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Comment Re:Chinese/Muslim preferences (Score 1) 269

Absolutely they are happy with Trump's tarring of Muslims and calls for Muslim travel restrictions. They YEARN for a horrible war.

They should be careful what they wish for. If you push the US hard enough, this or this happens.

Daesh thinks America is weak because we try to restrain our sociopaths and psychopaths. They don't seem to understand that we still have our sociopaths and psychopaths. We try to keep them on a tight leash. Push hard enough and—we stop trying.

Comment Re:Just don't buy HP (Score 2) 248

So has don't buy Canon. Oh and didn't Lexmark start this whole cartridge encoding thing? And then there was Brother's reputation for jamming more than a fruit preservative factory.

The only good advice is to use pencil and hope you never need to duplicate pages at home because quite frankly all printer companies have shown some level of dickish behaviour.

All wannabe's anyway, HP included. I bought a business-class Xerox color laser off-lease and it has never betrayed me. It's ridiculously large and overpowered for what I need, since I turn it on maybe two or three times a year, but it has 4 independent toner cartridges for CMYK and Just Works, Windows and Linux over the network (it has its own Ethernet port). Never dries out, can do color if I need it, driver supports black-only printing so I don't waste color toner needlessly, and it's built like a tank. Weighs about as much as a tank too. When I turn it on, it emails me to tell me how it's feeling. Vast statistics on page counts, drum age, toner quantities, etc.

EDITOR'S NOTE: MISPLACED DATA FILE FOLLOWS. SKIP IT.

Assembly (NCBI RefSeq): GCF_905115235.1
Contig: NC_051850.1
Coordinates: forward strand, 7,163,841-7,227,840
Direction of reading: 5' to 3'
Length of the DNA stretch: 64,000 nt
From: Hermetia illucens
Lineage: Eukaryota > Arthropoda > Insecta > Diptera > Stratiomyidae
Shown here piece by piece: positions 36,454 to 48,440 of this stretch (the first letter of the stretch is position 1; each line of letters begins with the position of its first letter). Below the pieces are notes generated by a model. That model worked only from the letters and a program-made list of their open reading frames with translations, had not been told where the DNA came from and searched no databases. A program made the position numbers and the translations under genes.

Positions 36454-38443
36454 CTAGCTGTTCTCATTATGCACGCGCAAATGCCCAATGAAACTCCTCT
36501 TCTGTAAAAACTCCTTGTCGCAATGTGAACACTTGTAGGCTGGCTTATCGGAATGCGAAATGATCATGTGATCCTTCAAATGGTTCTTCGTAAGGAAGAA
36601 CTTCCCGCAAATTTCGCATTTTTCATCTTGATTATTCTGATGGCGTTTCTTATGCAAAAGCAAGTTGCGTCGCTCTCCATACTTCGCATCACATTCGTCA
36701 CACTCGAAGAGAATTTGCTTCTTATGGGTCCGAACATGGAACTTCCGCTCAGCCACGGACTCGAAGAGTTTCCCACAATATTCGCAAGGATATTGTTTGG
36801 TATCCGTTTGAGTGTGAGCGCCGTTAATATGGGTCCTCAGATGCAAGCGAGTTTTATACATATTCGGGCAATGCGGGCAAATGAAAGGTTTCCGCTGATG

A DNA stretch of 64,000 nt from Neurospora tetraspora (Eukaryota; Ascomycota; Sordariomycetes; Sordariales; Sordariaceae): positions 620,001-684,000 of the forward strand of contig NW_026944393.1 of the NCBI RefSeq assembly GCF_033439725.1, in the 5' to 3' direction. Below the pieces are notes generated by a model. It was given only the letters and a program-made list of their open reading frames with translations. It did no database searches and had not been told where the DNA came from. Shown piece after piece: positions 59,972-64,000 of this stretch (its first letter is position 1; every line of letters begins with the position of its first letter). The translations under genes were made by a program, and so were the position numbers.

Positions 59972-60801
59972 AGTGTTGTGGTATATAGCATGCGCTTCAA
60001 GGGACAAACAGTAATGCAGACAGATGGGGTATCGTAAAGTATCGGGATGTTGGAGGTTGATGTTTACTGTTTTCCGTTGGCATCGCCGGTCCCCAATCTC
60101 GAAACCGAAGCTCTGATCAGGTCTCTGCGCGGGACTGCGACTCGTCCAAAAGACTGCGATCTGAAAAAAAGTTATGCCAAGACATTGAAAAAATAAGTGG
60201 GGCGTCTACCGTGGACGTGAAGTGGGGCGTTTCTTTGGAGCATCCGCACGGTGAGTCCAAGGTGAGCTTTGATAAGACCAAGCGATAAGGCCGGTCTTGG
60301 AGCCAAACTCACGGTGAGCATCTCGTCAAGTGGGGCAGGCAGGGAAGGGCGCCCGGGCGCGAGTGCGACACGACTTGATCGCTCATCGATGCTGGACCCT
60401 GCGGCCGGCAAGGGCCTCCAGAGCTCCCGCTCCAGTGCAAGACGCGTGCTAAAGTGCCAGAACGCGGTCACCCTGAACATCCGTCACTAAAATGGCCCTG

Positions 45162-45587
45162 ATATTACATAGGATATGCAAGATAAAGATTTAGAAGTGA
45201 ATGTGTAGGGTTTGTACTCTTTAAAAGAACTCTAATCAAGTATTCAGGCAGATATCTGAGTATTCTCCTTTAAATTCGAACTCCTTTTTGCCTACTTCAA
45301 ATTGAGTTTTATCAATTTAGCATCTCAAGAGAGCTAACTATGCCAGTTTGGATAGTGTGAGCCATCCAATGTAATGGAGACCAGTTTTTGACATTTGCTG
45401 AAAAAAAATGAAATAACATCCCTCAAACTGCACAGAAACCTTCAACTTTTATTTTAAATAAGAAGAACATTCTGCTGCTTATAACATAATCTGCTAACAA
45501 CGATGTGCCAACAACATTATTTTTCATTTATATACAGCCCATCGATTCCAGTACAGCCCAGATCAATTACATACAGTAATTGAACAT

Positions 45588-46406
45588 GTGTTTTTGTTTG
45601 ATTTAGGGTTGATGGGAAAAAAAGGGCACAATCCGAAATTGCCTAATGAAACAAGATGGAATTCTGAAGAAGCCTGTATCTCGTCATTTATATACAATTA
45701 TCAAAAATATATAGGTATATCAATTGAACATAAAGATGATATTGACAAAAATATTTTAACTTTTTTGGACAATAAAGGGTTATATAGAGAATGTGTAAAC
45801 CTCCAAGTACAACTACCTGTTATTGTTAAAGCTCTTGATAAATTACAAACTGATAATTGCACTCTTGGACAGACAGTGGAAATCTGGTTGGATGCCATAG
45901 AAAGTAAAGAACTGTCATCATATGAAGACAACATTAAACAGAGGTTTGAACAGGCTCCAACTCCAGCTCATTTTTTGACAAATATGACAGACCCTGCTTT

Comment Re:Just don't buy HP (Score 1) 248

My Samsung CLP-300 color laser, on the other hand, jams every third page.

A little fine grit sandpaper applied to all the internal rollers will fix that. The rubber rollers get too smooth as they age and harden and begin to grip the paper unevenly, which causes jams. One grips, another doesn't, screws everything up. The sandpaper trick works for quite a while. When it stops working, you just replace the rollers and all is well. There are kits for HP and Xerox laser printer rollers. Might be something for Samsung too. The ones for HP run around $15 for the five or six rollers you need to replace (depending on the model).

Comment Re:Um fellas .... (Score 1) 78

I really think an example like yours (except including the addends), or some other easier to see but valid example that adds to a prime like the first example would be more illustrative.